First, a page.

IBL/REX/ShutterstockA suicide bombing in Manchester that left 22 dead, including an eight-year-old girl, has devastated the country—and the world. But amid the tragedy, acts of kindness prove to be a symbol of hope.
Steven Jones, a 35-year-old homeless man who was sleeping near Manchester Arena, where bombs went off at an Ariana Grande concert, rushed to the aid of child victims. “We were having to pull nails and bits of glass out of their arms and faces,” Jones told ITV News.
A JustGiving crowdfunding page was set up by Graeme Seddon, with a goal of raising about $400 to help Jones get back on his feet. By the next day, it raised more than $44,000. Diane Moore set up a separate crowdfunding page to help Jones, which tallied more than $28,000 in less than a day.
Meanwhile, another JustGiving page by Manchester Evening News raised nearly $1.5 million to support victims of the explosion.
Many in the concert’s audience were children, who didn’t have money to pay for taxis. So taxi drivers turned off their meters and gave free rides to anyone—child or adult—stranded in the area, according to CNN.
— Harjinder Singh Kukreja (@SinghLions) May 23, 2017
Twitter users used the hashtag #RoomForManchester as people offered their homes to strangers who needed a place to stay after the attacks.
— Sarah Donohoe (@donohoe_sarah) May 22, 2017
Such an overwhelming number of people donated blood that blood banks met their needs by the next day.
— NHS Blood+Transplant (@NHSBT) May 23, 2017
Support group Once Upon a Smile offered a 24-hour hotline for grieving loved ones.
PLEASE do not stop sharing that we are here for family,friends & colleagues of those affected.
We urge any family to contact us. pic.twitter.com/I1jgT0Gyfy
— Once Upon A Smile (@Sidley_OUAS) May 24, 2017
Organizations such as Equilibrium Dance and Arts and Talk Listen Change offered free counseling in the wake of the tragedy.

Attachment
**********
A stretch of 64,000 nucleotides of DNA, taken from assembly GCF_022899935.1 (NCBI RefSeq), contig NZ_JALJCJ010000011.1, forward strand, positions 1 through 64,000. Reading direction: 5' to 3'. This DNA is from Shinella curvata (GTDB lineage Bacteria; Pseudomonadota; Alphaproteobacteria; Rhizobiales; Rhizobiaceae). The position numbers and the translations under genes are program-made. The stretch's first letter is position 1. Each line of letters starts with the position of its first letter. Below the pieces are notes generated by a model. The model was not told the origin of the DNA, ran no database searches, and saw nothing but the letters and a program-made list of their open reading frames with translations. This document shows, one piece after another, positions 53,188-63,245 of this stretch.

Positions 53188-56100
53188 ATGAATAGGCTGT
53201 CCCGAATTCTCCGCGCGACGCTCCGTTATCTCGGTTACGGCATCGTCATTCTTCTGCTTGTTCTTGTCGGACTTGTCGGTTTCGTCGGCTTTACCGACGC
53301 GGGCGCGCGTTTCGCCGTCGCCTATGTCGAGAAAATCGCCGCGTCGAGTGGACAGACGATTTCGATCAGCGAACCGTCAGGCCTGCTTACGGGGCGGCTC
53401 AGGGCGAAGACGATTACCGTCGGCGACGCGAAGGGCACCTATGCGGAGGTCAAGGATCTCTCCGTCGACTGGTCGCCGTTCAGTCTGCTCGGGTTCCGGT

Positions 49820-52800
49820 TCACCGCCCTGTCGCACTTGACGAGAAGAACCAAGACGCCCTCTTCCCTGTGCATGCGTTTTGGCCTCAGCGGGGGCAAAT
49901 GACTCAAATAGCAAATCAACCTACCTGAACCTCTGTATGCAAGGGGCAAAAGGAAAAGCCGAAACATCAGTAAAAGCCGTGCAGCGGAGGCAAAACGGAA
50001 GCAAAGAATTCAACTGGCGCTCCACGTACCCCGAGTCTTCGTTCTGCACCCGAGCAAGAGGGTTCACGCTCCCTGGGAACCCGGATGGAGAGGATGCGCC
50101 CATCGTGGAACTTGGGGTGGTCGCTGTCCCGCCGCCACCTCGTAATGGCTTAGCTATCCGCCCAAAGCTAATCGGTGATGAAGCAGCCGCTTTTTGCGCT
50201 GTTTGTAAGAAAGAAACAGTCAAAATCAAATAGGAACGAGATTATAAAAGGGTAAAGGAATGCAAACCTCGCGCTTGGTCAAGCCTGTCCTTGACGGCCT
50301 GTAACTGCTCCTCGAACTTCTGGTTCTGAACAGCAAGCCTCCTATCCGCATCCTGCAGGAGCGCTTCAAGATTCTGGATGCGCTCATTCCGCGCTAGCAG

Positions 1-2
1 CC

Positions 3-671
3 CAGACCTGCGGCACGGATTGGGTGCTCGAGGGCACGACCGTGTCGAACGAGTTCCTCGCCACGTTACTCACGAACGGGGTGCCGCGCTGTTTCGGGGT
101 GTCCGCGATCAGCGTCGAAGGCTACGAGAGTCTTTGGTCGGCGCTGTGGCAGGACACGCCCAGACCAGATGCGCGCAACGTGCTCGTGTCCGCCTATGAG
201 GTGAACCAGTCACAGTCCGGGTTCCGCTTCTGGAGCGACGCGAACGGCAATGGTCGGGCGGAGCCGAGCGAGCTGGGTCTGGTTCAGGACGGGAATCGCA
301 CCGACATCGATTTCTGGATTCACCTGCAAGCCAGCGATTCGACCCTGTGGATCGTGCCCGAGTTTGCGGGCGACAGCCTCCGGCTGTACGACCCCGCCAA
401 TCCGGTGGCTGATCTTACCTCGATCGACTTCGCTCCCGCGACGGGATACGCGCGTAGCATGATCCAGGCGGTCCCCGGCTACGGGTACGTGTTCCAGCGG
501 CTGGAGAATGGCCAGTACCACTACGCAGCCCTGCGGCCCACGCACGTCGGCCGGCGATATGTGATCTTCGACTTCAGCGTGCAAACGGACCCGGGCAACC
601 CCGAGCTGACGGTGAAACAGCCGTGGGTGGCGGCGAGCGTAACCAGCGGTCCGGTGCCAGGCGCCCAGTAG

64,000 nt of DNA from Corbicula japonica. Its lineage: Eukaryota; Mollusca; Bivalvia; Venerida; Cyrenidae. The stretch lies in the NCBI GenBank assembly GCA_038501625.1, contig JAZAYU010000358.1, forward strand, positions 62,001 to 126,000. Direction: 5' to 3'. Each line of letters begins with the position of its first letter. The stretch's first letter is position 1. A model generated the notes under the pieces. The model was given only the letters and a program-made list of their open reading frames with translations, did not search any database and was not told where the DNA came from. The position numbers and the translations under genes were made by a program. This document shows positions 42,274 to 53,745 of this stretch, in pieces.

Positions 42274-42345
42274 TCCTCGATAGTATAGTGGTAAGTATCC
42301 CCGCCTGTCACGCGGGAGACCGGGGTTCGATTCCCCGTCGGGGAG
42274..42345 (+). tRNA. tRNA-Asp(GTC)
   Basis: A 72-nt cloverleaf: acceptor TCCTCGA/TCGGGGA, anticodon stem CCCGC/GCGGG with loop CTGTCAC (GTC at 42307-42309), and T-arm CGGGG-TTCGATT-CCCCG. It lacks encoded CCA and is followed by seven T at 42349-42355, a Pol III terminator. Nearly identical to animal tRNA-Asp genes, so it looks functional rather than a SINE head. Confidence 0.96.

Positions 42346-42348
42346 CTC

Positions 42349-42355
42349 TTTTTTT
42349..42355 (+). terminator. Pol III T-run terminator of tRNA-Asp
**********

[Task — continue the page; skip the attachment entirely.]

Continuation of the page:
— EquilibriumDanceArts (@EDA_Dance) May 24, 2017
— Paige Hughes (@PaigeComms) May 23, 2017
Restaurant owners offered free food and coffee to police and emergency services who are still on the scene days after the attack.
On a grim day for Manchester… all around there's humanity and kindness pic.twitter.com/w3G7cTApB4
— clare fallon (@clarefallon) May 23, 2017
Mowgli Manchester will be giving curry and rice to emergency services and police between 2-4pm today pic.twitter.com/NqlEJhQ2uT
— Mowgli Street Food (@Mowglistfood) May 24, 2017
Even individuals took to the streets to hand out coffee, juice, sandwiches, and more.
I've seen so much of this today. Been offered so many free sandwiches. Thank you Manchester. pic.twitter.com/dgFWAFG3X8
— Hannah Al-Othman 🐝 (@HannahAlOthman) May 23, 2017
Countless people have dropped off flowers and balloons to show their support for Manchester.
The actions, kind words and generous donations from people in Manchester and beyond show the love for our city and in our city. Thank you. pic.twitter.com/9csHTpqNRf
— Manchester City Council (@ManCityCouncil) May 24, 2017
Students are singing and playing heartening songs like “Lean on Me” and “Don’t Look Back in Anger” to promote healing in Manchester.
Oakwood Avenue Primary pupils sang 'Lean On Me' to show their support for Manchester 😢❤️ pic.twitter.com/A0xM0zdn4Q
— Heart North West (@HeartNorthWest) May 24, 2017
Manchester Music Students Sing Message of Hope
“Don’t look back in anger. A message of hope and support from our… https://t.co/5RGY7NypJM
— 1079Life (@LifeFM1079) May 24, 2017
In Paris, the Eiffel Tower shut off its usual bright lights in solidarity with the victims.
— ABC News (@ABC) May 24, 2017
The Empire State Building did the same in New York.
— Empire State Bldg (@EmpireStateBldg) May 23, 2017
Meanwhile, other cities around the world, including Dubai, Toronto, Tel Aviv, and Berlin showed their support by displaying the Union Jack.
Our hearts go out to everyone affected by the attacks.